Harvard Educational Review
  1. Winter 2006 Issue »

    Accountability without Angst?

    Public Opinion and No Child Left Behind

    Frederick M. Hess
    In this article, Frederick Hess discusses public opinion trends related to educational issues from the enactment of the No Child Left Behind Act (NCLB) in 2002 through 2006. Using data from three separate public opinion polls, Hess analyzes the general public’s and parents’ opinions on several issues, including the proper use of large-scale assessments, the appropriateness of punitive action for failing schools, the place of school choice, and the responsibility for closing achievement gaps across groups. Among many important findings, the author determines that NCLB has had little effect on the public’s general opinion of public schools; that there is little public support for the sanctioning of struggling schools; and that while the public feels that schools should not be blamed for existing achievement gaps, schools should be responsible for closing them. He concludes with a discussion of implications for policymakers and practitioners.

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    Frederick M. Hess is director of education policy studies at the American Enterprise Institute and executive editor of Education Next. His many books include Educational Entrepreneurship: Realities, Challenges, Possibilities (2006); No Child Left Behind: A Primer (2006); and With the Best of Intentions: How Philanthropy Is Reshaping K–12 Education (2005). His work has appeared in publications including Urban Affairs Review, American Politics Quarterly, Social Science Quarterly, Teachers College Record, Educational Policy, Phi Delta Kappan, The Washington Post, and Education Week. He is a former high school teacher and professor of education.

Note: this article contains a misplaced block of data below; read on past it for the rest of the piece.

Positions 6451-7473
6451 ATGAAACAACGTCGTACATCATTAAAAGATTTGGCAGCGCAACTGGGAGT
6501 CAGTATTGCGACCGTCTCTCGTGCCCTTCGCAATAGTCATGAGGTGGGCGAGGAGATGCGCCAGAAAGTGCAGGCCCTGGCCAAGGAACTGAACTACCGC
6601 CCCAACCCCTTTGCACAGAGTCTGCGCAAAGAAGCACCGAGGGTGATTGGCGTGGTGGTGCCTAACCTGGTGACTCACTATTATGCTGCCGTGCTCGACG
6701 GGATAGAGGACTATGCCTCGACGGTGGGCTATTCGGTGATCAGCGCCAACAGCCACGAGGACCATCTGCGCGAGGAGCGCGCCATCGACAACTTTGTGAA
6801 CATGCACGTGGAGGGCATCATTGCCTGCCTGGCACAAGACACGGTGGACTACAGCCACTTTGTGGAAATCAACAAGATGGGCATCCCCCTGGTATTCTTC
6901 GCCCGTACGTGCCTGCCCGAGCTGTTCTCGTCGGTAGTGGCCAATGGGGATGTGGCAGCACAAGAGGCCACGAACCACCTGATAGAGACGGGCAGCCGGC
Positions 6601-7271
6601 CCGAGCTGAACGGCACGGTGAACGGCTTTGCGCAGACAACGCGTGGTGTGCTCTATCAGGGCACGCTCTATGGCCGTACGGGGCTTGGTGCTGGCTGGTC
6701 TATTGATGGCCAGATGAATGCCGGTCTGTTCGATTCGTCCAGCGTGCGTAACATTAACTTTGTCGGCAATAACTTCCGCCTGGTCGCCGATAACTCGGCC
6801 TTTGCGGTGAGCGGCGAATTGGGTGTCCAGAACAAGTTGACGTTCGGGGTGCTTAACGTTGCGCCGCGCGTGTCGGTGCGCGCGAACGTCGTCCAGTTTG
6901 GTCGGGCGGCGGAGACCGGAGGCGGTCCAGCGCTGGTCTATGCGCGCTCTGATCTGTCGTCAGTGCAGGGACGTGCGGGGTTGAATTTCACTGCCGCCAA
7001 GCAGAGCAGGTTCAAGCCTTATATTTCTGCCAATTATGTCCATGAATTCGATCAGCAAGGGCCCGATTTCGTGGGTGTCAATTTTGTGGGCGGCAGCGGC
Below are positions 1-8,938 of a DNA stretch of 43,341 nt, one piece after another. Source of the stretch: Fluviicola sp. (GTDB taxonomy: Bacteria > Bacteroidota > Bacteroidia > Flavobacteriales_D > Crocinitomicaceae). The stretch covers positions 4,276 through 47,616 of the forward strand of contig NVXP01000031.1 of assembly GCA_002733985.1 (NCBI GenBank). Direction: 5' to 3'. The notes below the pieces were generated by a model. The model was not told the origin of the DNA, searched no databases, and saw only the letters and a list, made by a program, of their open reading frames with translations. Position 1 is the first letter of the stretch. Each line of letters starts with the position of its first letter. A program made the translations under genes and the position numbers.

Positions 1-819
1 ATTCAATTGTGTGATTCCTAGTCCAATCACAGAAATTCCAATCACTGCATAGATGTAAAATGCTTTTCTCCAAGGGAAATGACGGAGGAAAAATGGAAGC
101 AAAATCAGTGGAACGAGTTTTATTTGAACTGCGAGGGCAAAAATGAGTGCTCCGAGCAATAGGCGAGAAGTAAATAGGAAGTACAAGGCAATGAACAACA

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    Winter 2006 Issue

    Abstracts

    Foreword (full text)
    Senator Edward M. Kennedy
    Introduction to Assessing NCLB (full text)
    The Editors
    No Child Left Behind
    The Ongoing Movement for Public Education Reform
    Rod Paige
    From New Deal to No Deal
    No Child Left Behind and the Devolution of Responsibility for Equal Opportunity
    Harvey Kantor and Robert Lowe
    Will NCLB Improve or Harm Public Education?
    John W. Borkowski and Maree Sneed
    Domesticating a Revolution
    No Child Left Behind Reforms and State Administrative Response
    Gail L. Sunderman and Gary Orfield
    Real Improvement for Real Students
    Test Smarter, Serve Better
    Betty J. Sternberg
    Why Connecticut Sued the Federal Government over No Child Left Behind
    Richard Blumenthal
    Getting Ruby a Quality Public Education
    Forty-Two Years of Building the Demand for Quality Public Schools through Parental and Public Involvement
    Arnold F. Fege
    Accountability without Angst?
    Public Opinion and No Child Left Behind
    Frederick M. Hess
    Forces of Accountability?
    The Power of Poor Parents in NCLB
    John Rogers
    No Child Left Behind and High School Reform
    Linda Darling-Hammond
    Troubling Images of Teaching in No Child Left Behind
    Marilyn Cochran-Smith and Susan Lytle
    High School Students’ Perspectives on the 2001 No Child Left Behind Act’s Definition of a Highly Qualified Teacher
    Veronica Garcia, with Wilhemina Agbemakplido, Hanan Abdella, Oscar Lopez Jr., and Rashida T. Registe